He’s negotiating with various communities and groups to build more treehouses in Vermont. Though the feedback has been positive, Allen says, “we don’t have definite agreement yet.” He would love to see treehouses in every state park, for example, and is very interested in Camp Thorpe in Brandon, which also serves kids with disabilities. In fact, Allen would like to see an entire retreat center — a “cluster of 10 to 15 treehouses” — that would be geared to kids in summer and open to others the rest of the year.

What others? Any “groups that need to do a creative retreat,” Allen suggests, “to brainstorm about your organization or your cause or your business. You usually stay in a hotel or a condo. I think this would be a way to open up for creativity and have a better result. You’d really feel like you’d gotten away from it all.”

And then there are “families who have one member disabled… Whole families could share in the experience,” he continues. “It would be really magic.”

The possibilities escalate in Allen’s mind as he warms to the subject. He’d love to see Vermont give Manhattan a treehouse; constructed, say, in Central Park, it could help a wounded city heal. Not to mention inner-city kids, disabled kids — “If you live in the middle of New York City…spending the night in a tree can be a good thing,” he declares.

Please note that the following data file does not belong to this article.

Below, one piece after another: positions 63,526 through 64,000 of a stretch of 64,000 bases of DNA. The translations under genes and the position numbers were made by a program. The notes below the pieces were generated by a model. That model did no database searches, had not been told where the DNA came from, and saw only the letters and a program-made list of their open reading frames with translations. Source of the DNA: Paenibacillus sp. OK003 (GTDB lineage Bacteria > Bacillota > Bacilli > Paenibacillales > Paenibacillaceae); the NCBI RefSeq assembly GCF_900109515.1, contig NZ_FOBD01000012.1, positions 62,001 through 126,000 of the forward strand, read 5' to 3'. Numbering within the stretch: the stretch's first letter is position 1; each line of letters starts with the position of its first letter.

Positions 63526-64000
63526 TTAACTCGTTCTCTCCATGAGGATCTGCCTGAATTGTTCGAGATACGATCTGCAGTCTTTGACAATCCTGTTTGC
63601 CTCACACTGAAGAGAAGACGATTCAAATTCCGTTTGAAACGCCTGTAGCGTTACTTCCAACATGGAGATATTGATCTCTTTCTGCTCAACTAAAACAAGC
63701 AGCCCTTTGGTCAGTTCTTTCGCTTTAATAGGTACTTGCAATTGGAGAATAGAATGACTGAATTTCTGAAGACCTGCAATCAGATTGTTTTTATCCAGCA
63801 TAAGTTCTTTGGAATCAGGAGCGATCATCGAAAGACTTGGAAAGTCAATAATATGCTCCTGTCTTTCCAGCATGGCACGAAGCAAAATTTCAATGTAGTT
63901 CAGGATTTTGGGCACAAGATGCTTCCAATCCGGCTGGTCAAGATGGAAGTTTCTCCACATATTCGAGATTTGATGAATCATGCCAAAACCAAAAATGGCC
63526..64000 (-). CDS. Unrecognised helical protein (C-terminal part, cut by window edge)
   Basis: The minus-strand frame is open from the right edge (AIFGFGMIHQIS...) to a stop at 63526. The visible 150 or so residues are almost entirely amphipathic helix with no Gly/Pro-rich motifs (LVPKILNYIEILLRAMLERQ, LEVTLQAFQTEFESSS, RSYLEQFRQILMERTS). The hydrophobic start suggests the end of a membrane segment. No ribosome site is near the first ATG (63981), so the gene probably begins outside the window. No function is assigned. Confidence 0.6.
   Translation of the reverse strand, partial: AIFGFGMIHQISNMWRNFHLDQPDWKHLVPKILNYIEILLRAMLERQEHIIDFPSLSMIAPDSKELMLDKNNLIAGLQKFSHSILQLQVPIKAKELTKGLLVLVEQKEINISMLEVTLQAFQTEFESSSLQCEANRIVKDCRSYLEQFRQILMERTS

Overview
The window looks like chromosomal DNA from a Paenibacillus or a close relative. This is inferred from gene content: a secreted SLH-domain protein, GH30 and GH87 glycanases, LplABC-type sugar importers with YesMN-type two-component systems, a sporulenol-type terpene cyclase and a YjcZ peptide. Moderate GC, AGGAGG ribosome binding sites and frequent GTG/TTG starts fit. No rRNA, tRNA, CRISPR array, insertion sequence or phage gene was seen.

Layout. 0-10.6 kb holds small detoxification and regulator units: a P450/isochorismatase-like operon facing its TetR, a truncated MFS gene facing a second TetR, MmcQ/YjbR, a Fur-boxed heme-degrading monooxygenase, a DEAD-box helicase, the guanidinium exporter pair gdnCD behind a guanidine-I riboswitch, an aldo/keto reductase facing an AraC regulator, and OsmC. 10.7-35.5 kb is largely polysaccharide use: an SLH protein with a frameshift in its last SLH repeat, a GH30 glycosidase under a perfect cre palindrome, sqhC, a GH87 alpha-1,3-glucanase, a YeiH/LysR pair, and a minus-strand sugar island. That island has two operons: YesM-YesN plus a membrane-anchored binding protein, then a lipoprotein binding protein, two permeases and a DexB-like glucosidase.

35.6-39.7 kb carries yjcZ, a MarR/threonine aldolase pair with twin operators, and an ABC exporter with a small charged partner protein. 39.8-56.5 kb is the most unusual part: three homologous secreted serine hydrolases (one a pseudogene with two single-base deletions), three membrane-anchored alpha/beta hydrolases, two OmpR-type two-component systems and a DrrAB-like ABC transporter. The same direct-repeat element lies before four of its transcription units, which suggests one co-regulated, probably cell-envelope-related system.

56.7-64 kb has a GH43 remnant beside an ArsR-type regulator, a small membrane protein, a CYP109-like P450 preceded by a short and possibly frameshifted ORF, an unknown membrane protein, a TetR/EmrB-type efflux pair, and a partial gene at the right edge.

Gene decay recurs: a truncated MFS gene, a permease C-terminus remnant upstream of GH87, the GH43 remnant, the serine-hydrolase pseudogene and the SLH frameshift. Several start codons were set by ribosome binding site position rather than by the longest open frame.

Allen’s ambitions are not just pie-in-the-sky. One recent newspaper article about his foundation was picked up by the CNN Web site and attracted international interest. “We’ve been approached by a group in Brazil,” he informs. “We’ve agreed to help with treehouse design, at least, at Candlelight Ranch” — a retreat in Austin, Texas, that serves families with handicapped children. A Rotary Club in Michigan has requested treehouse help as well.

One of Forever Young’s board members has elicited interest from Neil Young’s Bridge School — the rocker has two children with cerebral palsy. They also plan to contact Paul Newman’s foundation, which funds camps for kids with cancer.

Allen recently attended a conference in Oregon for the World Treehouse Association — who knew there was such a thing? — and came back with more angles and even more inspiration. He met a man who runs a treehouse resort, rather like Allen’s original B&B brainstorm. And not surprisingly, “a bunch of people in the business were interested in our idea.”

Bill Allen has come a long way from his childhood treehouse in New Hampshire to an organization that’s, well, branching out around the world. Seems like the only place that’s off-limits is his own back yard, where “there’s one of the hugest, most beautiful old maple trees in Burlington,” he says with a sigh. “But it’s on the neighbor’s property.”

For more information about Forever Young Treehouse Foundation, check, or write

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About The Author

Pamela Polston

Pamela Polston

Pamela Polston is a cofounder and the Art Editor of Seven Days. In 2015, she was inducted into the New England Newspaper Hall of Fame.

About the Artist

Matthew Thorsen

Matthew Thorsen

Matthew Thorsen was a photographer for Seven Days 1995-2018. Read all about his life and work here.